, 621 (3) (492 SE2d 252
) (1997). The mere fact that the money was taken directly from Inez Stuckey does not eliminate the fact that the robbery also occurred in the immediate presence of Drains.
The general rule that allegations and proof must correspond is based upon the requirements (1) that the accused is definitely informed of the charges against him so he can present his defense and not be surprised by the evidence at the trial, and (2) that he is protected against another prosecution for the same offense. Harrison v. State, 192 Ga. App. 690
, 691 (1) (385 SE2d 774
) (1989). Here, Mathis was definitely informed as to the armed robbery charge against him and he is protected against another prosecution for the same offense committed against Drains. The trial court therefore did not err in finding no fatal variance between the allegation in the indictment and the evidence.
3. Mathis contends the admission of Kelly's pretrial statement violated Bruton v. United States, 391 U. S. 123 (88 SC 1620, 20 LE2d 476) (1968). The court allowed a police officer to testify that Kelly stated he and someone else had discussed robbing the store earlier that day, he and someone else in fact committed the robbery, he went into the store and had the gun, he did most of the talking during the robbery, they left the store and they eventually returned to the housing project where the arrest occurred. Neither Kelly nor Mathis testified.
[U]nless the statement is otherwise directly admissible against the defendant, the Confrontation Clause is violated by the admission of a nontestifying co-defendant's statement which inculpates the defendant by referring to the defendant's name or existence, regardless of the existence of limiting instructions and of whether the incriminated defendant has made an interlocking incriminating statement. A co-defendant's statement meets the Confrontation Clause's standard for admissibility when it does not refer to the existence of the defendant and is accompanied by instructions limiting its use to the case against the confessing co-defendant.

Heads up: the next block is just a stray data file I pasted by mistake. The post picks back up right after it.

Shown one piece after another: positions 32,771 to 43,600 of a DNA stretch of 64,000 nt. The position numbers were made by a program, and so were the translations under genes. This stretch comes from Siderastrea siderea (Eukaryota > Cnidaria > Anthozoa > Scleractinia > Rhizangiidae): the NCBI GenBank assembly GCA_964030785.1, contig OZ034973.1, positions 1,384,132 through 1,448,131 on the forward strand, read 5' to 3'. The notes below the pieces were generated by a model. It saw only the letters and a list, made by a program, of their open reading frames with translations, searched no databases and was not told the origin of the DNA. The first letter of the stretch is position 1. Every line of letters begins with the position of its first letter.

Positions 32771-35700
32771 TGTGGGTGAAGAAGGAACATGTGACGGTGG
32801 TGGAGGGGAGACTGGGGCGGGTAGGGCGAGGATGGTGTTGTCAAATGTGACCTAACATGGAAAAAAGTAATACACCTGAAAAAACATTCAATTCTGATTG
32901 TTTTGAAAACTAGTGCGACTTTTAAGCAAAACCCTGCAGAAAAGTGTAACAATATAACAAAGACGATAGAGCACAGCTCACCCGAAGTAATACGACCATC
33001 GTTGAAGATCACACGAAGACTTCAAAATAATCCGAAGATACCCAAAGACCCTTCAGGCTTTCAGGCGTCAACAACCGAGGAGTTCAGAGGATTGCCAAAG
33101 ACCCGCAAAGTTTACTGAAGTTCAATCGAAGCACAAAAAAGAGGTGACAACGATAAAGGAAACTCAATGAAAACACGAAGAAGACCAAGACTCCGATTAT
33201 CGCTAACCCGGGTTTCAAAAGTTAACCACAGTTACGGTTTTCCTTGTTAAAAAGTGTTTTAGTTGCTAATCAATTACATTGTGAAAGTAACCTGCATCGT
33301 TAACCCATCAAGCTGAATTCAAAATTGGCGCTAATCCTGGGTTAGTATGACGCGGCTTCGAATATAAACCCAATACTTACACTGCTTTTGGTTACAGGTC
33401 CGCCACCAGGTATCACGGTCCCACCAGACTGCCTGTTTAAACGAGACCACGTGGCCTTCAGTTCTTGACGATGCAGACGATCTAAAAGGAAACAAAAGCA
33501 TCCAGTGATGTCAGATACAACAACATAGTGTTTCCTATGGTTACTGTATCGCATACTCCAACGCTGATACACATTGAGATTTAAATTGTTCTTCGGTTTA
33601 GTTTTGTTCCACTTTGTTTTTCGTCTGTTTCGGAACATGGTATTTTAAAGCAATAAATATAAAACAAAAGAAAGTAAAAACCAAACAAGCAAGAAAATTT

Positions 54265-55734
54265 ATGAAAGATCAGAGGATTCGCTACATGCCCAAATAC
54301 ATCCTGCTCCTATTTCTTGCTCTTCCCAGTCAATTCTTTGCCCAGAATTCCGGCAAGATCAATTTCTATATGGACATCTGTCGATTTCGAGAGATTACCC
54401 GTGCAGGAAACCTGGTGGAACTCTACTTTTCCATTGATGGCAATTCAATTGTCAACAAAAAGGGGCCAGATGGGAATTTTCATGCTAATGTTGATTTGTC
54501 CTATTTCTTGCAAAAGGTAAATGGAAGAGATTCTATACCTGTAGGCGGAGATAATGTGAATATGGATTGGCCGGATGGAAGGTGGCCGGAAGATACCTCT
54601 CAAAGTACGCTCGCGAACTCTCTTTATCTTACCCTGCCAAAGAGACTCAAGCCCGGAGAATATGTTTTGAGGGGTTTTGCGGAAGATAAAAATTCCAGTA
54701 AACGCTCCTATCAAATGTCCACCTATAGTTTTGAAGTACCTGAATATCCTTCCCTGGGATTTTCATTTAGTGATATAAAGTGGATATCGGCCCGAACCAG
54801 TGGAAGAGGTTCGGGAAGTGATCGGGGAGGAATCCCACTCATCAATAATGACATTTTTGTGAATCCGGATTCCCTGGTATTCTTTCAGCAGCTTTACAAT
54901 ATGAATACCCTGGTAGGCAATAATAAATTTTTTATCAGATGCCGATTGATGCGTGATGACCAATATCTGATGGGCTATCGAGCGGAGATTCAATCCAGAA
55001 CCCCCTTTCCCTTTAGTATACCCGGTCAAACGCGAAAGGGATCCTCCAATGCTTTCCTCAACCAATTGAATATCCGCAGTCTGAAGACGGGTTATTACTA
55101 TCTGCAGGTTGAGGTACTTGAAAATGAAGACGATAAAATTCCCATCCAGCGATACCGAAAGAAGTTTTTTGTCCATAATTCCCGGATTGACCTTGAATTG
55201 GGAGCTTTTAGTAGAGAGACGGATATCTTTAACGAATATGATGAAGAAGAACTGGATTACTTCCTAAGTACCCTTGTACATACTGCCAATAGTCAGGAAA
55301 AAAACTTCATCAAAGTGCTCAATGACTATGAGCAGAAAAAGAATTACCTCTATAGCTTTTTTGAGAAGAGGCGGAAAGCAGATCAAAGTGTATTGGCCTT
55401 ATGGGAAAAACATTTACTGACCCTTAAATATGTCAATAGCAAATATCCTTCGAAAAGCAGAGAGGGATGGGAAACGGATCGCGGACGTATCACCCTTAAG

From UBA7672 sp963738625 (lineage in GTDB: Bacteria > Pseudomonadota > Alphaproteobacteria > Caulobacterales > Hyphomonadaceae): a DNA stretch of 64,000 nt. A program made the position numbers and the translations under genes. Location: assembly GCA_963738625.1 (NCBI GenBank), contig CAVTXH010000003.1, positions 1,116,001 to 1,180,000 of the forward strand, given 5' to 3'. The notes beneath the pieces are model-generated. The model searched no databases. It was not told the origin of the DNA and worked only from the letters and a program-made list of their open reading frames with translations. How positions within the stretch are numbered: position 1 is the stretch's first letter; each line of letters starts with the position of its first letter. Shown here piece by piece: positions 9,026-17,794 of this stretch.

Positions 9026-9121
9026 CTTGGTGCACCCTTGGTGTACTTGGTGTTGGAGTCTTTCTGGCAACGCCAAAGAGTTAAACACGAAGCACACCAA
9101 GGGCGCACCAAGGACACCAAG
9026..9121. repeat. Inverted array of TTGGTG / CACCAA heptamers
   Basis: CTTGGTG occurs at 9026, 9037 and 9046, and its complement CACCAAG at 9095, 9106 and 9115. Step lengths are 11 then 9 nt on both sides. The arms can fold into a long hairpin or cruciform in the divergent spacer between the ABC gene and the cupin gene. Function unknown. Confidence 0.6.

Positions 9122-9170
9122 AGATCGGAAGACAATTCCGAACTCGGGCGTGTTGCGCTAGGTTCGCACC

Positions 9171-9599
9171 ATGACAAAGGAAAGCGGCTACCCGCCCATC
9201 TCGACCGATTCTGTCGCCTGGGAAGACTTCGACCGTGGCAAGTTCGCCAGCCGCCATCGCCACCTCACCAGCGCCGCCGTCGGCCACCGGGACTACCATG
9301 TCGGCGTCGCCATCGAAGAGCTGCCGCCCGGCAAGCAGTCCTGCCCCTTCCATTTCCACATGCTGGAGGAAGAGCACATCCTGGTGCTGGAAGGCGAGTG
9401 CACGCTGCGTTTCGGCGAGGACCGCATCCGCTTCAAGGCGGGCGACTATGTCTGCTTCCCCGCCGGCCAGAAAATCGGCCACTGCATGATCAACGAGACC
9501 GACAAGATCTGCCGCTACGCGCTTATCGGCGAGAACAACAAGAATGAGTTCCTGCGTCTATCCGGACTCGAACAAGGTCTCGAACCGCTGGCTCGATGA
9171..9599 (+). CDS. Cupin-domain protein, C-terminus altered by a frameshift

Hanifa v. State, 269 Ga. 797
, 803 (2) (505 SE2d 731
) (1998). Because Kelly's statement plainly refers to the existence of another defendant planning and participating in the crime, we find that admission of the statement violated Mathis' right of confrontation.
However, "(w)e will not reverse unless error is shown to be harmful. If overwhelming evidence against a defendant exists apart from the statement of the co-defendant, then any violation of Bruton can be said to be harmless beyond a reasonable doubt." (Citations and punctuation omitted.) Kesler v. State, 215 Ga. App. 553
, 555 (1) (451 SE2d 496
) (1994). Given Drains' eyewitness identification of Mathis, along with the money, masks, gloves, money wrappers and gun found in the possession of Mathis and Kelly, we find overwhelming evidence of Mathis' guilt. Accordingly, the court's erroneous admission of Kelly's statement was harmless beyond a reasonable doubt. See Hanifa v. State, supra at 804 (2); McDonald v. State, 210 Ga. App. 689
, 691 (2) (436 SE2d 811
4. Mathis asserts that the trial court erred in denying his motion to sever his trial from that of Kelly. We find no merit to the assertion.
In deciding whether to grant a motion to sever, a trial court must consider whether a joint trial will create confusion regarding evidence or law; whether there is danger that evidence implicating one defendant will be considered against co-defendants, despite limiting instructions; and whether the co-defendants will press defenses that are antagonistic to one another. Bryant v. State, 270 Ga. 266
, 269 (2) (507 SE2d 451
) (1998). To show abuse of discretion a defendant must do more than raise the possibility that a separate trial would give him a better chance of acquittal. He must make a clear showing of prejudice that resulted in a denial of due process. See Owen v. State, 266 Ga. 312
, 314 (2) (467 SE2d 325